Kurdish Iraqi Peshmerga fighters launch offensive on ISIS-held Sinjar

Published 12.11.2015 10:38
Updated 12.11.2015 14:34
Smoke believed to be from an airstrike billows over the northern Iraqi town of Sinjar on Thursday, Nov. 12, 2015.
Smoke believed to be from an airstrike billows over the northern Iraqi town of Sinjar on Thursday, Nov. 12, 2015.

In an offensive air strikes backed by the U.S.-led coalition, Kurdish Iraqi Peshmerga fighters launched an assault on the strategic town of Sinjar on Thursday aiming to retake the town from ISIS terrorists which had captured it last year, resulting in thousands of Yazidis to flee.

A statement from the Kurdish Regional Security Council said some 7,500 Peshmerga fighters were closing in on the mountain town from three fronts in an effort to take control of the town and cut off a strategic supply line used by ISIS militants.

Peshmerga fighters and ISIS terrorists exchanged heavy gunfire in the early hours Thursday as Kurdish fighters began their approach.

"(Peshmerga) troops are holding their position, waiting for reinforcements and more airstrikes so they can then move into the center of the town. Airstrikes have been very important to the operation getting to the point where it is now," said Maj. Gen. Seme Busal, commander of one of the front lines.

He said Peshmerga fighters were in a similar position on the other front lines, waiting for reinforcements or more airstrikes in order to push into the more urban areas of Sinjar.

Capt. Bawer Azad on the central front line said the troops were coordinating their movements, "We are updating each other on the location and who is making advances where and who is in what place."

The major objective of the offensive is to cut off one of ISIS's most active supply lines, Highway 47, which passes by Sinjar and indirectly links the militants' two biggest strongholds Raqqa in Syria and Mosul in northern Iraq as a route for goods, weapons and fighters.

"If you take out this major road, that is going to slow down the movement of (ISIS's quick reaction force) elements," Capt. Chance McCraw, a military intelligence officer with the U.S. coalition, told journalists Wednesday.

"If they're trying to move from Raqqa over to Mosul, they're going to have to take these back roads and go through the desert, and it's going take hours, maybe days longer to get across," Capt. McCraw said.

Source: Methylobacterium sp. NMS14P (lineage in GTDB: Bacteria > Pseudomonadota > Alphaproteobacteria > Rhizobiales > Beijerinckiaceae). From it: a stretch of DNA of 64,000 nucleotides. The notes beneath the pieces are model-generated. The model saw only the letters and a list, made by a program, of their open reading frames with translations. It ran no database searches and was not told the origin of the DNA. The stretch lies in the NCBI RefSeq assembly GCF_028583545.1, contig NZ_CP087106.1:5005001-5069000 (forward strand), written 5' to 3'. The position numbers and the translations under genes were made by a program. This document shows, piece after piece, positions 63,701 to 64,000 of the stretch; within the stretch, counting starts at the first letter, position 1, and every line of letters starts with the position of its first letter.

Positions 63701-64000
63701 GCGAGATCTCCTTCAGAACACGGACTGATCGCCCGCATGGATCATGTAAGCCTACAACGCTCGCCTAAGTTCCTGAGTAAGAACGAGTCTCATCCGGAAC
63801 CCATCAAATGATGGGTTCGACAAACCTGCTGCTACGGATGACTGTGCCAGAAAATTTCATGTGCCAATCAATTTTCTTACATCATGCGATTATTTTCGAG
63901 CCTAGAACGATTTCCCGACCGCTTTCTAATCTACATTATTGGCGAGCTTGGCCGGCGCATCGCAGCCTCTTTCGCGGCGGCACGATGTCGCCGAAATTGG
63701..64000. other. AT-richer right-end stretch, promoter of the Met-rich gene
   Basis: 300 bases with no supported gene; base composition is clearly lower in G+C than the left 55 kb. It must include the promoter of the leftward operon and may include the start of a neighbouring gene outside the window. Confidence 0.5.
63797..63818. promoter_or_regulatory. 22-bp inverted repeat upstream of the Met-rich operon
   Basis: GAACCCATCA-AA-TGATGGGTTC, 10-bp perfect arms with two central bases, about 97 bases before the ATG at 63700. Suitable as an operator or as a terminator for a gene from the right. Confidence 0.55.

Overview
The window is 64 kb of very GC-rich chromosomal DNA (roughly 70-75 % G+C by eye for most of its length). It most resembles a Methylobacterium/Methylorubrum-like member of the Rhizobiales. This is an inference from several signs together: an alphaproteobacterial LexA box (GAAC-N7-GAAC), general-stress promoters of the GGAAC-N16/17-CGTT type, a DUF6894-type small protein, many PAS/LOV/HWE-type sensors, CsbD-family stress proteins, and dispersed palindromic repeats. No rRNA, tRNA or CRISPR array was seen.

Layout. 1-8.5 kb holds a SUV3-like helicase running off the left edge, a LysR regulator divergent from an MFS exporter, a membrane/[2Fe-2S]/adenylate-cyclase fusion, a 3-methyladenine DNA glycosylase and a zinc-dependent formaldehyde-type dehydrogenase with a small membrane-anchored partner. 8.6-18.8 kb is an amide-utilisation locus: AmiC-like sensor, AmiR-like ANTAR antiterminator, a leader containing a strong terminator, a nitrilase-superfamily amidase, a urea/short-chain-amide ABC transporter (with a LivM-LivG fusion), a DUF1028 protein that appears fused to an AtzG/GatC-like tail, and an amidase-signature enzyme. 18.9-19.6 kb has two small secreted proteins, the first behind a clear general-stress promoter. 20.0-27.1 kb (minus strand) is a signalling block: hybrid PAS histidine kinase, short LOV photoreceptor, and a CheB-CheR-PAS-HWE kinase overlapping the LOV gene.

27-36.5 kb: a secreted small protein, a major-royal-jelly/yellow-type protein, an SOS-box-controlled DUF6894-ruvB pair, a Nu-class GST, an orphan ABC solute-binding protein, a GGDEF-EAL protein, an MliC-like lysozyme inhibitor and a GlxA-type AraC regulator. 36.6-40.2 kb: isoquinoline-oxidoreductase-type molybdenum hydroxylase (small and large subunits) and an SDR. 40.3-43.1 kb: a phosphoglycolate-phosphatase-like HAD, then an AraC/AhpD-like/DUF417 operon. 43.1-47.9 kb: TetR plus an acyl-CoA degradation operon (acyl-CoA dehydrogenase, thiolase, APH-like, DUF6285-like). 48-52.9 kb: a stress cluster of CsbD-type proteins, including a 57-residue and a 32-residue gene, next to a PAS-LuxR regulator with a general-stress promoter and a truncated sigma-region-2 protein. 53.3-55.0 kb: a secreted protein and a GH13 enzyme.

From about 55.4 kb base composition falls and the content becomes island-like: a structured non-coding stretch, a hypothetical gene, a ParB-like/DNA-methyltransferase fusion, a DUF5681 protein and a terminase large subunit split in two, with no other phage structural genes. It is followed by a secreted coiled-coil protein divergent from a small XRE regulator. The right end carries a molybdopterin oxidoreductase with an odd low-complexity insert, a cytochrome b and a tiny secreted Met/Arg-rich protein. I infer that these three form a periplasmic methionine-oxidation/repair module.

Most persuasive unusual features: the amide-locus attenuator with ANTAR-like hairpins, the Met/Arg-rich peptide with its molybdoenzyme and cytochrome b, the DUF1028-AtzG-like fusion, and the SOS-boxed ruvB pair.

Meanwhile, tensions continue to escalate between the Kurdistan Democratic Party (KDP) and the PKK terrorists in Sinjar. Yezidi Peshmerga Commander, Kasim Şeşo, known as a figure with close links to KDP, criticized a statement released by the Sinjar Yezidi Council stating their opposition to KDP's governance in Sinjar. Şeşo said that the Council was founded by the PKK and is not an establishment representative of the Yazidi Kurds.

"As Yazidi Kurds, we will not take orders from anyone other than Masoud Barzani. The Yazidi Council is founded by the PKK. They claim to be representative of Yazidi Kurds, with a few fighters they have on their side. PKK's policies put roadblocks in liberation of Sinjar. We are ready to fight against any assault, but we will not let PKK stay here. PKK has no business here," Şeşo said.

Warplanes in the U.S.-led coalition have been striking around Sinjar ahead of the offensive and strikes grew more intense at dawn Thursday as bombs pounded targets outside the town. But Sinjar, located at the foot of Sinjar Mountain about 30 miles (50 kilometers) from the Syrian border, is not an easy target. One attempt by the Kurds to retake it stalled in December. The militants have been reinforcing their ranks in Sinjar recently in expectation of an assault, since "this operation has been building for a while," Maj. Michael Filanowski, operations officer for the U.S.-led coalition, said Wednesday, though he could not give specifics on the size of the ISIS terrorists there.

Sinjar was captured by the ISIS group in August 2014 shortly after the extremists seized Iraq's second-largest city, Mosul, and blitzed across northern Iraq.

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